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Beijing tightens regulations on urban home-sharing business

08/25/2020| 11:29:45 AM| ChinaTravelNews 中文

The move is intended to promote sustainable development in the long run, though homestay players will be hit in the short term.

The Beijing authorities recently issued a notice on the Public Consultation on Standard Short-Term Rental Regulation, which targets the home-sharing sector, specifically “urban shared homes” short-term rental properties that are leased by the day or by the hour.

Standardizing regulation for operators and online platforms

The regulation mandates operators of urban shared homes to follow community rules or decisions made by property owners’ corporations, acquire written consent from property owners, as well as abide by safety requirements related to buildings, fire protection, public security, hygiene and other aspects. Operators are also required to verify their guests’ identities in person before guests check in and submit the information online. Renting to people who do not have valid identification documents is disallowed.

The notice also specifies that online platforms are responsible for verifying the information of each listed property, including the identification of the owner and operator, and the property ownership certificate. The platforms should also register the identity and contact information of the guests, and submit all relevant materials as required by regulatory bodies.

Xiaojun Zhang, president of Homestay Inn and Boutique Hotel Branch of China Tourism Association, said that it was timely to introduce the regulations in Beijing as it met the city’s need for developing urban shared homes, and it was in step with the nation-wide trends on share-home development.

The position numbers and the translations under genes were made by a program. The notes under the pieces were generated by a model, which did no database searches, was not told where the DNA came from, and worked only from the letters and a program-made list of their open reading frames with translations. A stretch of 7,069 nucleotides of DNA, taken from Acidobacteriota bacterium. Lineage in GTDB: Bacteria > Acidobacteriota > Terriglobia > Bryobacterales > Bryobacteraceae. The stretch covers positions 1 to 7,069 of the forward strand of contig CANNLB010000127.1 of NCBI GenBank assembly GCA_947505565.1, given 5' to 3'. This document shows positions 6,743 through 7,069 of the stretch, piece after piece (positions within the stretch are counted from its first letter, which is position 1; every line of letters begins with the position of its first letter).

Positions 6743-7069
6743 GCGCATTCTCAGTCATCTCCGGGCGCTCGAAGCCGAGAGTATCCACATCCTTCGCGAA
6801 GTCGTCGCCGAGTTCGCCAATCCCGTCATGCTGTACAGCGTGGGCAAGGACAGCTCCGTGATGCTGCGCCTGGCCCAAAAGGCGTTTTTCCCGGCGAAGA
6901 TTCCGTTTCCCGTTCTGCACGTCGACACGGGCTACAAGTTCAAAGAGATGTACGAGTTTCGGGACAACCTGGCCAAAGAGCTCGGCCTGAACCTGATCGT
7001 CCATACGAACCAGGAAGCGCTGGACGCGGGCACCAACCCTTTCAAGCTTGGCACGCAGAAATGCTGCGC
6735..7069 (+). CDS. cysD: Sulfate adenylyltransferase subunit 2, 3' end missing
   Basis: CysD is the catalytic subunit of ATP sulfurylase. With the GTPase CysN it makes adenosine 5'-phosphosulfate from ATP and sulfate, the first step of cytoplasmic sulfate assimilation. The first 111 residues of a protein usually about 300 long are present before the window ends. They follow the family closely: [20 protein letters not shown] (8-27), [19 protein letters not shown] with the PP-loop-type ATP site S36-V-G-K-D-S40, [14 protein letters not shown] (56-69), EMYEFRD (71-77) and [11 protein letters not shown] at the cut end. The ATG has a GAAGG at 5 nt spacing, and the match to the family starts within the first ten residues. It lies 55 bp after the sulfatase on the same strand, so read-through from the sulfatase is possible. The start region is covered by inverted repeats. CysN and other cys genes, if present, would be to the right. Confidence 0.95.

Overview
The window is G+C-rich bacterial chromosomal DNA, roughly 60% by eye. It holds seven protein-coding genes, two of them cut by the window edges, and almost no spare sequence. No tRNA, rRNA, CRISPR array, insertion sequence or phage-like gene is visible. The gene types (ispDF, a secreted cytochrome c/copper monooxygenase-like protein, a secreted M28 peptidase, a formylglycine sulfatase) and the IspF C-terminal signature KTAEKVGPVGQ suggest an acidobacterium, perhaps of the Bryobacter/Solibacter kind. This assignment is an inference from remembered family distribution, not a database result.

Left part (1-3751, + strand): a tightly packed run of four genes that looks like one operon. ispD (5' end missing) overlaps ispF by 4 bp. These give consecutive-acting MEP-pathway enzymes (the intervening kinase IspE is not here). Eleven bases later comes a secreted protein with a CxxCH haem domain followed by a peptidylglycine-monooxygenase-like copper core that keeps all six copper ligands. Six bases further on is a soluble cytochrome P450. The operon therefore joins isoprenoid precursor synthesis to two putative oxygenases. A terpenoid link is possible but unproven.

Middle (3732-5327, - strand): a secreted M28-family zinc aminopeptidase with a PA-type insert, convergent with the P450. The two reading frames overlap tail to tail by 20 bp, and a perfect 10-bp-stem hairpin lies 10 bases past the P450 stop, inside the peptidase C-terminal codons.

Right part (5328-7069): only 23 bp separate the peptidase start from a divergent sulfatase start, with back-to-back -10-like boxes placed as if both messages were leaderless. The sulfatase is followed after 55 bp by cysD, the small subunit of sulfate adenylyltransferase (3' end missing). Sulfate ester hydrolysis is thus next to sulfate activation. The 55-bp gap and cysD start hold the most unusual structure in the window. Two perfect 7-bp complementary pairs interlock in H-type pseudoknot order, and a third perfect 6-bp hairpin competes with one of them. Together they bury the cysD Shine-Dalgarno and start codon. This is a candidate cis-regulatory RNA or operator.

Short-term impact and long-term benefits of the regulations 

An industry observer said that the proposed regulations would deal a blow to certain shared home operators and platforms in the short term, as sub-standard shared properties would be phased out, leading to a reduced pool of shared homes. 

An executive of China’s home-sharing platform Xiaozhu believed that the regulations would cause short-term pain to the shared-home industry, but would help to resolve existing issues in the industry and promote its sustainable development in the long run. 

Jinshan Zhang, director of the Institute of Tourism Industry Economics of Beijing Union University, said that short-term rentals played an important role in utilizing vacant properties, providing more choices and reducing accommodation costs for travelers, as well as enhancing a city’s popularity. 

The Xiaozhu executive and Mr. Zhang suggested that the government provide more detailed guidance on the implementation of the regulations and guide operators to release information on compliant online platforms.

TAGS: urban shared homes | Xiaozhu
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